Real estate can be a lucrative career, depending on how much time and effort you put into it. The U.S. was home to more than three million real estate agents and brokers in 2020, reports the National Association of Realtors. The competition is tough, but you can make it through. The first step is to complete training and get a real estate license.
In most states, aspiring real estate agents need a high school diploma or GED to obtain licensure. However, if you live in Texas, Missouri, Arizona, California or Arkansas, you only need pre-license education.
Education Requirements Vary by State
Depending on where you live, you could become a real estate agent in as little as two or three months. Most states require a high school diploma and 30 to 90 hours of pre-licensing education. The state of Indiana, for example, only issues licenses to applicants who are over 18 years old and have a high school diploma or equivalent. Candidates must also complete 90 hours of training and pass the licensing examination.
Ohio law, on the other hand, requires a high school diploma or equivalent and 120 hours of pre-licensing training at a state-approved college or university. Applicants must complete a training program that covers real estate practices and other related topics. You'll also need to undergo a criminal background check and find a sponsoring broker before submitting your application, explains Ohio Realtors. The sponsoring broker will act as a mentor and guide you through your first years as a real estate agent. Once the above steps are completed, you must take and pass an exam to obtain your license.
One of the few states that don't require a high school diploma is Texas. Aspiring real estate agents over the age of 18 must complete 180 hours of training, pass a background check and take a licensing exam. If you meet these requirements, you will receive an inactive license. Next, you must find a sponsoring broker and work under his guidance before you can get an active license, according to the Texas Real Estate Commission.
If you live in Arizona, you don't need a high school diploma to become a real estate agent. However, you must complete 90 hours of pre-licensing education and pass a state licensing exam. The training can be completed online. Alaska, Arkansas, California, Colorado, Delaware, Missouri and other states have similar requirements – you may apply for a license without graduating from high school, but you must undergo specialized training. Some states, such as Missouri, only require 48 hours of pre-licensing education.
Real Estate Pre-Licensing Courses
While not all states require a high school diploma or GED, real estate pre-licensing education is mandatory. For starters, make sure you choose a state-approved school. Ohio Realtors provides a list of colleges offering pre-license education. Depending on your preferences, you may complete training at Belmont College, Clark State College, Edison State Community College or other schools. If you plan to work as a real estate sales agent in Hawaii, sign up for pre-licensing courses at Abe Lee Seminars, Seiler School of Real Estate or Continuing Ed Express.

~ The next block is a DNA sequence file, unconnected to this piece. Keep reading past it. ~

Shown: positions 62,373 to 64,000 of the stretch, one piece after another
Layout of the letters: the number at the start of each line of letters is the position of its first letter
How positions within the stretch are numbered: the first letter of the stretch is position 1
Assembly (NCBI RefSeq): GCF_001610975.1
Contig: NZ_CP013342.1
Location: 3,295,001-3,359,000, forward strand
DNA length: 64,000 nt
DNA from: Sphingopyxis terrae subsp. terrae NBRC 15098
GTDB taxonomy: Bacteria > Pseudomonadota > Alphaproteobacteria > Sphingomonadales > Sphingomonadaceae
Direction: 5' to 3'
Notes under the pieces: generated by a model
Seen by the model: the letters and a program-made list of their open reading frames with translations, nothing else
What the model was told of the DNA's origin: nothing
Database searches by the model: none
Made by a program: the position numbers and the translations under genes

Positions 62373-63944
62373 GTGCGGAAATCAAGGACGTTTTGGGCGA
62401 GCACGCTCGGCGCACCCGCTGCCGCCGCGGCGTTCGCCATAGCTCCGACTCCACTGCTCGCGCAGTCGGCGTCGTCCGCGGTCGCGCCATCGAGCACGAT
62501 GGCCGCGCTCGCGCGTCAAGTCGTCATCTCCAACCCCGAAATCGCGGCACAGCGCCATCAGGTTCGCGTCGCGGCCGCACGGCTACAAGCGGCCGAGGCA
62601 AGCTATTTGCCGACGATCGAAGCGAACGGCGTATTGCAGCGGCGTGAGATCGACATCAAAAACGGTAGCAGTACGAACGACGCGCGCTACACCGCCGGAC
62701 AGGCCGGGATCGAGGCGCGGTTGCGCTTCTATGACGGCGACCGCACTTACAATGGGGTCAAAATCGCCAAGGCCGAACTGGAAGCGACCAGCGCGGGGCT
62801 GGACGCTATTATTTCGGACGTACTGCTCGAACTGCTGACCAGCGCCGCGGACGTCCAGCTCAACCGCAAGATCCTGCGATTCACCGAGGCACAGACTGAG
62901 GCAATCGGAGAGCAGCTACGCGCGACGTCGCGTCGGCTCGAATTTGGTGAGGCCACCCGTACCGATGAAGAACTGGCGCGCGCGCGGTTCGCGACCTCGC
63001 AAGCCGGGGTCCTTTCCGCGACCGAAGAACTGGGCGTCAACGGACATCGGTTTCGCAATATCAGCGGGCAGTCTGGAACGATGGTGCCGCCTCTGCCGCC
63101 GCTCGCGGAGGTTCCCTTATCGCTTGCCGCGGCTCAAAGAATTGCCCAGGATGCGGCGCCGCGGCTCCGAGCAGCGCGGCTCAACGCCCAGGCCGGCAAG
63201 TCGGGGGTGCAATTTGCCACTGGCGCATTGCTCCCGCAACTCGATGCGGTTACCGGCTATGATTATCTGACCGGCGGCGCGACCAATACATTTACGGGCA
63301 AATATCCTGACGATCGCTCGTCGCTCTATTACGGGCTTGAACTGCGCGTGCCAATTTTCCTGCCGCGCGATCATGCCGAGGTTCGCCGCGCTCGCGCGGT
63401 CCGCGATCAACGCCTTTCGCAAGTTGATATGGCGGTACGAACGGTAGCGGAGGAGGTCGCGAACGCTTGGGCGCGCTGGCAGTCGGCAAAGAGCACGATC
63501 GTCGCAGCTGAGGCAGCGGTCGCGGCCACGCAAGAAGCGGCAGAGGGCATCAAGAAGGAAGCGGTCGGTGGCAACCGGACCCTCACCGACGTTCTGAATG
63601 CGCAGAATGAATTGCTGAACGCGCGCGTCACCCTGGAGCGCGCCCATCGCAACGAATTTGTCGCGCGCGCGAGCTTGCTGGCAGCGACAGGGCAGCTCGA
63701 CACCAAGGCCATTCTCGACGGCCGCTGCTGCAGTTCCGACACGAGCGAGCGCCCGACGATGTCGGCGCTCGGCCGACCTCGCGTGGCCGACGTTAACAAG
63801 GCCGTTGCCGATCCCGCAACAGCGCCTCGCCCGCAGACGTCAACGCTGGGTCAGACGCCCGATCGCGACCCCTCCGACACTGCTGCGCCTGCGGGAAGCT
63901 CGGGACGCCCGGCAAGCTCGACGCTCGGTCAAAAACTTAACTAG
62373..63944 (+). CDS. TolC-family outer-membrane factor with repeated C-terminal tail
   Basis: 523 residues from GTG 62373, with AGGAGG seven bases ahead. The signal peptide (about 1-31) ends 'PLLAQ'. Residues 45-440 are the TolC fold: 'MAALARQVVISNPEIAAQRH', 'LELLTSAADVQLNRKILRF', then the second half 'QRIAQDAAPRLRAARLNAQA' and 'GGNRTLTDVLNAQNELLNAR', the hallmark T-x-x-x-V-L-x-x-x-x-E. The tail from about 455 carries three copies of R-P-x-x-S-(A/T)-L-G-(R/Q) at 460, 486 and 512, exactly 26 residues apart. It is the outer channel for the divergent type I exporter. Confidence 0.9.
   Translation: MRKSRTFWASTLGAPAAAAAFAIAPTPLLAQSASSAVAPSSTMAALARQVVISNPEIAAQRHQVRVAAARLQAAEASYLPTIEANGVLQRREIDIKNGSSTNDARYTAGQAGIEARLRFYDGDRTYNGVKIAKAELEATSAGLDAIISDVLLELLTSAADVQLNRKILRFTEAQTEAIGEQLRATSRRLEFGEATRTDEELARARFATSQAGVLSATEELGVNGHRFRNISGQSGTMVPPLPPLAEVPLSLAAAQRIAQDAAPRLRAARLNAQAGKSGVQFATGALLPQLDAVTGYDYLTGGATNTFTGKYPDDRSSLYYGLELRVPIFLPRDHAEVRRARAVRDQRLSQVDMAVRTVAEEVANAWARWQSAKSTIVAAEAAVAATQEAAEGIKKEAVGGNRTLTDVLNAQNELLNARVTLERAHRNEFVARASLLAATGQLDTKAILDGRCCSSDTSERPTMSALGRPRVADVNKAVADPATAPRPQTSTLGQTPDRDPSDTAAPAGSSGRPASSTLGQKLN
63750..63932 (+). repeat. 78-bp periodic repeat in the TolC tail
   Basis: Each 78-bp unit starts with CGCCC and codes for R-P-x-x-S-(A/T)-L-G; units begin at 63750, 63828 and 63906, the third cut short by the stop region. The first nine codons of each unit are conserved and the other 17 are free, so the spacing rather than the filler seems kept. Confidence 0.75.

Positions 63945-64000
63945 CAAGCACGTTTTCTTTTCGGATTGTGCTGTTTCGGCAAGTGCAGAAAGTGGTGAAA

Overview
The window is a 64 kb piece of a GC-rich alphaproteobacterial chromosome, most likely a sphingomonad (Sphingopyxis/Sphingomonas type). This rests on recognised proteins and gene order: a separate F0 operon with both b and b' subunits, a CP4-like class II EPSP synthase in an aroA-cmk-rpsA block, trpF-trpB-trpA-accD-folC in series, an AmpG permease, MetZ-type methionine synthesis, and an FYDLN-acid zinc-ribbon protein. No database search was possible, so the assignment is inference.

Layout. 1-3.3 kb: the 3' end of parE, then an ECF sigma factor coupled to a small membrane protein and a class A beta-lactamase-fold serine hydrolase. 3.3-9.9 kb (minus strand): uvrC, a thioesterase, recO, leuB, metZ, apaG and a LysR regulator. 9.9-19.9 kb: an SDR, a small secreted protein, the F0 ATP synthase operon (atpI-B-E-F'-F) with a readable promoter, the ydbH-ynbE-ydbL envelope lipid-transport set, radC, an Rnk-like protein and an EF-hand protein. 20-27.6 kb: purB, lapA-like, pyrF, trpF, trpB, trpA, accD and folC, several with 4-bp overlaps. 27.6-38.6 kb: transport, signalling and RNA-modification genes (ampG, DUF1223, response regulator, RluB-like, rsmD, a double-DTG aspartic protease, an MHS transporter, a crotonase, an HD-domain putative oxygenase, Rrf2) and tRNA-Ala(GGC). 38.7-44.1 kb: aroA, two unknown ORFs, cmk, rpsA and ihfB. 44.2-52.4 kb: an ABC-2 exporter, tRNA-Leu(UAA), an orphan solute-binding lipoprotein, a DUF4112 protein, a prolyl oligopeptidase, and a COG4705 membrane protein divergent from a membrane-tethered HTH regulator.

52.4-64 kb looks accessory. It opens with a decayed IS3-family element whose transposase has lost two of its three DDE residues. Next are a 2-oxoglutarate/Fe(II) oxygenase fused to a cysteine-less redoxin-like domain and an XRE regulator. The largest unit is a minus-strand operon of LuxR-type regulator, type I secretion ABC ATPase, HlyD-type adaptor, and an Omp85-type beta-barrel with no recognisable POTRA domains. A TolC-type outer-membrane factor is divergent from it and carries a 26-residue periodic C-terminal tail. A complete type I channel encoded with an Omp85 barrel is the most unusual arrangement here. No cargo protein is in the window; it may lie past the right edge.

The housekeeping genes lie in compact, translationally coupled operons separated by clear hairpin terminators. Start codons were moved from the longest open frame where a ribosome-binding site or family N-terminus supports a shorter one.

Generally, pre-licensing courses cover the legal aspects of real estate, as well as business law, property management, real estate appraisal, general accounting and escrows. Most states also require post-license education. Such courses are typically offered by the same schools that provide pre-license training. For example, Clark State College in Ohio has a continuing education program and individual courses in real estate business planning, risk management, negotiation, ethics and more.
All in all, it takes time and money to become a real estate agent. The legal requirements vary by state and can be confusing for newcomers. Expect to spend a few thousand dollars on pre-licensing courses alone. But even so, it may be worth it if you are good at what you do. Real estate agents can earn anywhere between $25,000 and $112,400 or higher, with the median wage being around $49,000 per year.
- National Association of Realtors: Quick Real Estate Statistics
- State of Indiana: License Application
- Ohio Realtors: Get Your Ohio Real Estate License
- Texas Real Estate Commission: Become a Real Estate Sales Agent
- Arizona Department of Real Estate: Original Licensing Information
- Missouri Division of Professional Registration: How to Obtain a License
- Ohio Realtors: Pre-License Course Locations
- State of Hawaii: Pre-License Education Schools
- Clark State College: Real Estate Sales License Continuing Education
- Bureau of Labor Statistics: Real Estate Brokers and Sales Agents